The past year came with an advisory to oncologist practices that they need to be vigilant about who has access to their electronic health record systems. This point was underscored by 21st Century Oncology’s announcement that it was working with federal authorities to investigate a hacking incident in which 2.2 million patient records were compromised. It wasn’t long afterward that the Central Ohio Urology Group of 20-some locations learned that it, too, had been hacked—purportedly by a group of Ukrainian extremists. The hackers took a wide breadth of information, including patient addresses, treatment records, and payment information.

Like many things that happened in 2016, the hacking attacks signaled changing conditions that practitioners need to address in their planning more than ever before. Medical information is worth a lot on the black market because a thief knows it cannot be changed overnight the way you can cancel a credit card account. “As cyber-attacks on healthcare entities continue, the industry must constantly evaluate their cyber protection effectiveness in the face of evolving technologies,” said Ann Patterson, senior vice president of the Medical Identity Fraud Alliance. “At the same time, there is a great need to train the enterprise in all areas of PHI [protected health information] data loss in order to reduce the incidence of identity fraud. The many paths to fraud require an equal number of protections to be put in place to block those paths.” Over 65% of healthcare-related cyber-attacks in 2016 stemmed from unauthorized access to data, improper disposal of information, loss, and theft, she said. “These threats indicate we must continue to educate our workforce on PHI protection in order to reduce data loss through acts such as lost or stolen laptops and devices.”

Although the year in reflection was overshadowed by a variety of challenges, there were a few bright spots for independent oncology practices, particularly in the sense of anticipated difficulties that dematerialized before the arrival of the new year. For example, CVS Caremark backed away from plans to discontinue Part D payments to physician-run dispensaries by the start of 2017. The PBM, which owns 10,000 pharmacies and contended that CMS policy actually excludes dispensaries, dropped the policy change after taking broadsides from the oncology community and being accused of exploiting its Part D sponsor role for private gain. Whereas the company contended that CMS policy does not require inclusion of dispensaries, observers speculated that there weren’t that many physician dispensaries around when CMS crafted its policy on Part D inclusion, meaning that they were simply overlooked.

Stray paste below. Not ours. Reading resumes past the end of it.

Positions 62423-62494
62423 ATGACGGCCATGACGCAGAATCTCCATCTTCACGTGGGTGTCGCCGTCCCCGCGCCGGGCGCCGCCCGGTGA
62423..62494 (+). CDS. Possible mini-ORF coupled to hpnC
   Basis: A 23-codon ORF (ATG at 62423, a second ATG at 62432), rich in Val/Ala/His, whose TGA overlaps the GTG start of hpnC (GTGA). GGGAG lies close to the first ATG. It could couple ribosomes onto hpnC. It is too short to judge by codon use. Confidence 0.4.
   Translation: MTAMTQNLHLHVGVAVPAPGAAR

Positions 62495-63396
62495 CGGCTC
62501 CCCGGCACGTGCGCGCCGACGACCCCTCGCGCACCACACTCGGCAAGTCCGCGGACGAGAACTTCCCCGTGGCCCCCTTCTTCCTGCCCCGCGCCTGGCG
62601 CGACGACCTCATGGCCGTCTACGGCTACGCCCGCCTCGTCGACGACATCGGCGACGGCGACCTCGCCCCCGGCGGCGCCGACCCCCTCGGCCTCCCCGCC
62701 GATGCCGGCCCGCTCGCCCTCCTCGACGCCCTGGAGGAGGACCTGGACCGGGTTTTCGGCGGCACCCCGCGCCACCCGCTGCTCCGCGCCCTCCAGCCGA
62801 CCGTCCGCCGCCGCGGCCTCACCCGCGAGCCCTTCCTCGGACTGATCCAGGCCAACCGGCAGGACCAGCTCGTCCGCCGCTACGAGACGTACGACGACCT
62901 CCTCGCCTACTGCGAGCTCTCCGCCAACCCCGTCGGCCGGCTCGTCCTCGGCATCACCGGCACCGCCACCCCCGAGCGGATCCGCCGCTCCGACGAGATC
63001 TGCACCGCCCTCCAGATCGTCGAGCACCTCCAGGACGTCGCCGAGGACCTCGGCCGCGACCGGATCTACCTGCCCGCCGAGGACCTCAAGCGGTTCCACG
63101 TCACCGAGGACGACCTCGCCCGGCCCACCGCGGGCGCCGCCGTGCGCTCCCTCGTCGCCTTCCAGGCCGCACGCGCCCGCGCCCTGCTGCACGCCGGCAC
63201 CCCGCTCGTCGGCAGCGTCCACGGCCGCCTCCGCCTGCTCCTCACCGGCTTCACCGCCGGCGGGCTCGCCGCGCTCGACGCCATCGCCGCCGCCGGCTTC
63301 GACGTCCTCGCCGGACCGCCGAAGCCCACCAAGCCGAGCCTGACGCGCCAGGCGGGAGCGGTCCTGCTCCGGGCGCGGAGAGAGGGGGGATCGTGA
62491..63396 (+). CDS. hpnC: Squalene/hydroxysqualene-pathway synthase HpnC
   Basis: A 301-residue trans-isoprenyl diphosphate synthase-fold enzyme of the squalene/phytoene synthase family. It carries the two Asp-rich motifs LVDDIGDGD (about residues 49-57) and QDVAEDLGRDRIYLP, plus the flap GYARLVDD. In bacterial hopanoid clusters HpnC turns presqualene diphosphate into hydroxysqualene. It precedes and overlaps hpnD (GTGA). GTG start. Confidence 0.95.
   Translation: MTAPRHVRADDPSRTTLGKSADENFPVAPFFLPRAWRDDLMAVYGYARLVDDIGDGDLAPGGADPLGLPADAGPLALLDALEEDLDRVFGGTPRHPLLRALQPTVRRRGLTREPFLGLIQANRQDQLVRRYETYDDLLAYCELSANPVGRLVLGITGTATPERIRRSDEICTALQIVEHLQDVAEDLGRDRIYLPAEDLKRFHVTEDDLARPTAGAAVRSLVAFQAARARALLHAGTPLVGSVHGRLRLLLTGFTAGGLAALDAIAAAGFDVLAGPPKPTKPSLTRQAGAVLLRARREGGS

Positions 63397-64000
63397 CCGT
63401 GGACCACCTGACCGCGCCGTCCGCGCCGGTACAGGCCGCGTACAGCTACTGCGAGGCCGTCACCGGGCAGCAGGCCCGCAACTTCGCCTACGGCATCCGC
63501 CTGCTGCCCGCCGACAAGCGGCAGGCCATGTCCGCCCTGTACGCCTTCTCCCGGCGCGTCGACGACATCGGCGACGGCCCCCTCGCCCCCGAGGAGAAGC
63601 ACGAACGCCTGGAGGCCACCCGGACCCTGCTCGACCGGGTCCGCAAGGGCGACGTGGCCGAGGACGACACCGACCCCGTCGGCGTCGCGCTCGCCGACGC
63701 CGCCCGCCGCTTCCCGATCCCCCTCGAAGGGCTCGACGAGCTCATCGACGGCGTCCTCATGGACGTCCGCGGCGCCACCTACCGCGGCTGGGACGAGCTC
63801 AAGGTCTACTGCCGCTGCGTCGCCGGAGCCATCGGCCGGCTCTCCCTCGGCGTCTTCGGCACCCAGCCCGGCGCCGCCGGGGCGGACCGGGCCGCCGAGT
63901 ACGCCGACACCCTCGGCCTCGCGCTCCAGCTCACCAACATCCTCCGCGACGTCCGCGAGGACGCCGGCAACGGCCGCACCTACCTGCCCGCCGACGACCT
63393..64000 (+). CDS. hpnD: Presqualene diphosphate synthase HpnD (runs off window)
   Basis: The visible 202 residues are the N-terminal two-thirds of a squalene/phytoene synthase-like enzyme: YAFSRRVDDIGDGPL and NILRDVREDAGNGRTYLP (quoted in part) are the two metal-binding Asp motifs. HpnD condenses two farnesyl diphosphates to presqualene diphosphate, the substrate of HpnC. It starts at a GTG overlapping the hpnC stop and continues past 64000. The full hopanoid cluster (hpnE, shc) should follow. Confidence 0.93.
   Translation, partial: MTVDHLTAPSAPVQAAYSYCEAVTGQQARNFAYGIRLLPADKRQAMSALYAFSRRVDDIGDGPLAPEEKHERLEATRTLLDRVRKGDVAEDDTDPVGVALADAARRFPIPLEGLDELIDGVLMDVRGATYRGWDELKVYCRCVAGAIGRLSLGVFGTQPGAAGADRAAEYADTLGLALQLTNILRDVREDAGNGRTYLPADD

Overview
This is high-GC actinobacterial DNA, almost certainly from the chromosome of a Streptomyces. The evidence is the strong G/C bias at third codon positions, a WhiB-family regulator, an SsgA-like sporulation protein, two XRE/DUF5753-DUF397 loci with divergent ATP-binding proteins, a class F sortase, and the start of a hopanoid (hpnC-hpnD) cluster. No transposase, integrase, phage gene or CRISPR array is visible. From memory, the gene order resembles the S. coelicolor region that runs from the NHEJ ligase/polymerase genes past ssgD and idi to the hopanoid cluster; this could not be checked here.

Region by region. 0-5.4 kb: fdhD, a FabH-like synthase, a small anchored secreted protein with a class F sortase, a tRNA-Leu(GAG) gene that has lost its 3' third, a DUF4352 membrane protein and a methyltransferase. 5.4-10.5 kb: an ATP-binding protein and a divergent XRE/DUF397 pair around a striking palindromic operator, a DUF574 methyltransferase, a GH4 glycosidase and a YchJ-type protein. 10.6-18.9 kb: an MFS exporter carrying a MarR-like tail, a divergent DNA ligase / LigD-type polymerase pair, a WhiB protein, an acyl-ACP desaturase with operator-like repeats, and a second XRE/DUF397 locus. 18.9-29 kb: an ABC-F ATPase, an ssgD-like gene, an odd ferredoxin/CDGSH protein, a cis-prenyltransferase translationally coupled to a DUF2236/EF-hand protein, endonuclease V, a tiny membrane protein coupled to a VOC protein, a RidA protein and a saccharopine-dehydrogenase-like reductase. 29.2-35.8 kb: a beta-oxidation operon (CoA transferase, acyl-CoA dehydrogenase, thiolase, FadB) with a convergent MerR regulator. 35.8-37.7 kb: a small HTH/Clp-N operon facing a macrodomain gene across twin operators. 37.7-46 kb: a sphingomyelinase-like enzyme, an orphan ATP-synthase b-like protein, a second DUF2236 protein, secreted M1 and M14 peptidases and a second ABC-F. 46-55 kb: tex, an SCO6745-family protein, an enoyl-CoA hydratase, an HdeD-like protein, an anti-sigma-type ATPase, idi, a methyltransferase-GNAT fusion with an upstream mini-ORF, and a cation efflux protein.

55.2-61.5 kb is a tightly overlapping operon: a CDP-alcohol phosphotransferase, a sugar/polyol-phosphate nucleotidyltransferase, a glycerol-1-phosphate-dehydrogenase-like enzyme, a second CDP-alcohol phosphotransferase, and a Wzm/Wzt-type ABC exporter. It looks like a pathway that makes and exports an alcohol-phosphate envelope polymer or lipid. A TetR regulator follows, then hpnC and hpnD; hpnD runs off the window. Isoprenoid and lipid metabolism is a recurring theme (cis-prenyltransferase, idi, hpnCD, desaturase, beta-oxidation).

In another welcome turnaround, there was a seemingly fatal setback for CMS’s Part B “experiment” to change the Medicare payment formula for drugs, which was bitterly fought by the oncology community and other physician groups. The surprising Republican victory in the 2016 presidential election combined with the Republican majorities in the House and Senate left scant belief that Democratic support for the Part B payment revision would prevail. The hematological community contended CMS’s proposed drug payment changes would severely affect their profit margins. CMS had other ambitious payment initiatives in store as part of the Part B experiment. For example, it wanted to take a page out of the European drug book and introduce drug price referencing in the United States, which would involve paying for drugs according to their class, not according to what their manufacturer is asking for them.

Yet another twist on the regulatory front involved the decision by CMS to slacken the reform pace at which physicians must move from fee-for-service toward value-based doctoring. This came in response to a massive protest from the physician community, which contended the changes embodied by MACRA were too fast and too onerous. CMS responded by making 2017 a transition year, with an à-la-carte series of steps toward full involvement in physician reporting, outcome measurement, and incentive payments. Physicians now can jump in wherever they feel comfortable, and CMS announced that robust support would be extended to smaller and rural practices that are expected to be most challenged by MACRA. That said, oncology community experts promptly advised their constituents to move as deeply into reform as possible in 2017, on the theory that it isn’t going to go away and that practices will have to be successful with the program in order to qualify for the financial incentives CMS has made available.